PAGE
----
MUSSOLINI, BENITO ° (1883–1945), Italian dictator, founder of Fascism. Mussolini's policy toward the Jews was opportunistic, while his personal view of them, although unsystematic, was not unbiased. As early as 1908, in his essay "La filosofia della forza," Mussolini the socialist adopted *Nietzsche's view that Christianity, as a "reevaluation of all values," was the spiritual revenge by which the Jews in Ereẓ Israel overcame their secular enemies, the Romans. In June 1919, reflecting the line of the extreme right-wing "fasci" he had created shortly before, Mussolini attacked world Jewry in his organ Popolo d'Italia, defining it as "the accomplices, the soul of both Bolshevism and of capitalism." However, he reversed this stand in October 1924, saying that "Bolshevism is not, as is believed, a Jewish phenomenon," and further claiming that "Italy does not know antisemitism and we believe that it will never know it." At the same time he excluded Zionism, declaring that "the new Zion [nuova Sionne] of the Italian Jews is found here, in our beloved land, that many of them heroically defended with their blood." By its very nature, Mussolini's opportunistic maneuvering delayed a systematic anti-Jewish policy, to a greater extent than did the presence of Jews in the ranks of Fascism from its earliest phases. From 1922, when he acceded to power, to 1938, when he branded them as racially impure, Mussolini endeavored to use the Jews as an instrument of policy, especially on the international level, in conformity with his distorted view of Judaism as an "international, occult body." At the same time, he permitted a parallel undercurrent of antisemitism (see *Preziosi, *Farinacci) which he repudiated or encouraged in turn, whenever he saw a chance of blackmailing the Western democracies. As a rule, antisemitism was deemed counterproductive as a propaganda tool, as well as on the official level. In November 1923, Mussolini declared to Angelo *Sacerdoti, chief rabbi of Rome, that "the Italian government and Italian Fascism have never intended to follow nor are following an antisemitic policy." Concerning mixed marriage, however, Mussolini's views were strictly Catholic. In 1929, the year of the Concordat with the Vatican, he forbade his daughter Edda's projected marriage with a Jew as "a real and proper scandal."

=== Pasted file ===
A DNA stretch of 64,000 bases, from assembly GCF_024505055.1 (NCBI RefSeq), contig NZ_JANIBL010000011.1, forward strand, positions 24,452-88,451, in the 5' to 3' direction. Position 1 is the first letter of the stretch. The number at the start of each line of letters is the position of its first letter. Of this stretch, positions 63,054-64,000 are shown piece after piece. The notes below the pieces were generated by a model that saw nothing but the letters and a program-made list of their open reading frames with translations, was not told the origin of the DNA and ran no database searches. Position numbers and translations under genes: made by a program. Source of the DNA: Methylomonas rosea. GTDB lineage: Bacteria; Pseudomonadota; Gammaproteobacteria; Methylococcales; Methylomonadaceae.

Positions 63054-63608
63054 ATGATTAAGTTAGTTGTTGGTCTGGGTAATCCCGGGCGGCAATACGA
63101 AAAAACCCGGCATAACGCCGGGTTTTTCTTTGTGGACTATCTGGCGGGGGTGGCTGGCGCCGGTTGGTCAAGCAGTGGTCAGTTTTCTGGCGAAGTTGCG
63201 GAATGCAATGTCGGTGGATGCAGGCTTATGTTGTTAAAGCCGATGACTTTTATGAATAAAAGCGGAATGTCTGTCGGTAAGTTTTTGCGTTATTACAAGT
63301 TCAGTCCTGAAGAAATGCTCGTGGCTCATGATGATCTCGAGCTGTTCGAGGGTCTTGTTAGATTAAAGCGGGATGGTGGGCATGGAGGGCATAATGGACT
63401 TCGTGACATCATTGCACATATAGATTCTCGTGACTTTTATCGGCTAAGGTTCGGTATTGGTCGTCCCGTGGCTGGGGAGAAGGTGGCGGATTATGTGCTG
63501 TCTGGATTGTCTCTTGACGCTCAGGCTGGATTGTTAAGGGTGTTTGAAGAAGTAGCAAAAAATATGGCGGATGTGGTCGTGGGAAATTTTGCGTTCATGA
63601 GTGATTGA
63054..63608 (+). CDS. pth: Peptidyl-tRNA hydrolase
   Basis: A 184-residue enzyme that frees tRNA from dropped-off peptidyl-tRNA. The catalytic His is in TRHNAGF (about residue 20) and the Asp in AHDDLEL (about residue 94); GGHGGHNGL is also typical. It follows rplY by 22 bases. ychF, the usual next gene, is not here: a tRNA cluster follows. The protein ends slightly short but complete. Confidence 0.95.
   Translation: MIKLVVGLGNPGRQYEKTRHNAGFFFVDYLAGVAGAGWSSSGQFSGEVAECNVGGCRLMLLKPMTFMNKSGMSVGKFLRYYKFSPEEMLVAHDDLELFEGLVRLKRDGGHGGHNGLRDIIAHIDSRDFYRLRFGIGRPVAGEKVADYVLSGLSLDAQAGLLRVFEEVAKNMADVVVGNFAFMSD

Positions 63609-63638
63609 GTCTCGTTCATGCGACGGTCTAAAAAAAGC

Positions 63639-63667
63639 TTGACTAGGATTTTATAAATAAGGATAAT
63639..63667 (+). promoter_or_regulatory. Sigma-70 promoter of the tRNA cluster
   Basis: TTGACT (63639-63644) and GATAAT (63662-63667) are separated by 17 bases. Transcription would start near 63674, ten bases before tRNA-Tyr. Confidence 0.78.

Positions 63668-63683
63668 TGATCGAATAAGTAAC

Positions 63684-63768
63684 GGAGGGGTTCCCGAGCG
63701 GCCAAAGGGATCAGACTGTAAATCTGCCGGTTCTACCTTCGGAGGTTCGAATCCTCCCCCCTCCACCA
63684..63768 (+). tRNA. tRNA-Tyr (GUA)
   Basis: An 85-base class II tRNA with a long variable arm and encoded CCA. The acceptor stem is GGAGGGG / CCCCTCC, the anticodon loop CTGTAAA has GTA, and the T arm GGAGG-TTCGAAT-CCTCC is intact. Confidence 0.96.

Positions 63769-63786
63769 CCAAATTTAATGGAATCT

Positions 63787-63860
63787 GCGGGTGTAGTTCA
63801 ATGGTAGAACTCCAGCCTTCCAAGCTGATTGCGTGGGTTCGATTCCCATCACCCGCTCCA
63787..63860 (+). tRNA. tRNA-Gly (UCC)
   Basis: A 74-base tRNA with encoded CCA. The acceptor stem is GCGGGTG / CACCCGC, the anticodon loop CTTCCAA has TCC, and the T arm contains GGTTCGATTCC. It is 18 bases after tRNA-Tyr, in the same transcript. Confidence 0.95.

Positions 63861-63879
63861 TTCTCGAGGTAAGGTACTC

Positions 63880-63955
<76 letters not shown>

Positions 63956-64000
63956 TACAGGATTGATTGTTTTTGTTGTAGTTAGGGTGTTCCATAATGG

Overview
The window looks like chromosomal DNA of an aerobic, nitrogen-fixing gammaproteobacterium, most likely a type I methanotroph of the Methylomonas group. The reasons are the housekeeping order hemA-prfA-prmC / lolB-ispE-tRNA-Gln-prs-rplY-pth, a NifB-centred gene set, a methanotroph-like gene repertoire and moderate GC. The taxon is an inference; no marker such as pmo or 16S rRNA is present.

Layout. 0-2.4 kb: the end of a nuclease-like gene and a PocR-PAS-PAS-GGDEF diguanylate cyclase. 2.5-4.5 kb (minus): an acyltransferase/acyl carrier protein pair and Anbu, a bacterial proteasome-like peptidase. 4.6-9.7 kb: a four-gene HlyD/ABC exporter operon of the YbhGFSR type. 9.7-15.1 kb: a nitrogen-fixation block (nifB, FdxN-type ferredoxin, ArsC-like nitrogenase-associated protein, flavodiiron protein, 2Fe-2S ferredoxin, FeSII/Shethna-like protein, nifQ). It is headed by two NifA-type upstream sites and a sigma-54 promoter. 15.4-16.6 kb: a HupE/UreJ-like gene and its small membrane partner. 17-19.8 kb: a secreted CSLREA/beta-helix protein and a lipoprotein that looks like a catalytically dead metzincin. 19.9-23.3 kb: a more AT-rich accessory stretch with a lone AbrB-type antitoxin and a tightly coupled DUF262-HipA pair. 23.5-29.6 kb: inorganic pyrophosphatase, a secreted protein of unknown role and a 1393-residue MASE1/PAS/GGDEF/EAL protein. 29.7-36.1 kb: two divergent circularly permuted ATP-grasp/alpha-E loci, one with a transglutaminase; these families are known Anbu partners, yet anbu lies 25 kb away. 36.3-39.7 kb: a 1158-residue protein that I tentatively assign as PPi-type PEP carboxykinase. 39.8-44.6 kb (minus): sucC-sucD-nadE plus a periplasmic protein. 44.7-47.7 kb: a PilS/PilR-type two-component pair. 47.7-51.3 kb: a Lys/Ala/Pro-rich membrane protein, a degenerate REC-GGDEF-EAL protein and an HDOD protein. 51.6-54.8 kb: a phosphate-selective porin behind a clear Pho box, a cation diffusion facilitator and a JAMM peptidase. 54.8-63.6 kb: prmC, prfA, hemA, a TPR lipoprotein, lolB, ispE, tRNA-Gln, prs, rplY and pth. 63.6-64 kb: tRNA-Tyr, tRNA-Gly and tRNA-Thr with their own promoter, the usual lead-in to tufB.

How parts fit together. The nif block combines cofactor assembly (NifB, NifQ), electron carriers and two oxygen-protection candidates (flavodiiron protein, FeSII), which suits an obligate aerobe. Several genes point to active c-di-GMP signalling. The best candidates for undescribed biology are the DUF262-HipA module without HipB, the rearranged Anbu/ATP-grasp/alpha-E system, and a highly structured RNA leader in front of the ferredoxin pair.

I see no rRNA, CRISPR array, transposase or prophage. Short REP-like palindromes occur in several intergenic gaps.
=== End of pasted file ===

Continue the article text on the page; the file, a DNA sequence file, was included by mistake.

His attitude to Zionism was similarly ambivalent. To Chaim *Weizmann he said, shortly after his accession, "You know, we could build your state en toute pièce." In February 1928, he personally approved and encouraged the creation of the Italy-Palestine Committee, but rebuked the Italian Zionists in November of the same year (probably in deference to the Vatican, with whom he was about to sign the concordat) charging them with disloyalty to Italy: "We therefore ask the Italian Jews: are you a religion or a nation?" (Popolo di Roma, Nov. 29, 1928). Subsequently he resumed his pro-Zionist policy, purely from expansionist motives, and maintained it until after the conquest of Ethiopia. As long as Mussolini kept an open window on the Western world, he was eager to present an image of Italian Fascism as "Latin" and unprejudiced, in contrast with "savage and barbarous" National Socialism. Antisemitism remained a "German vice" and Hitler "a fanatical idiot." Racialism was "the Aryan fallacy" (Popolo d'Italia, Aug. 4, 1934).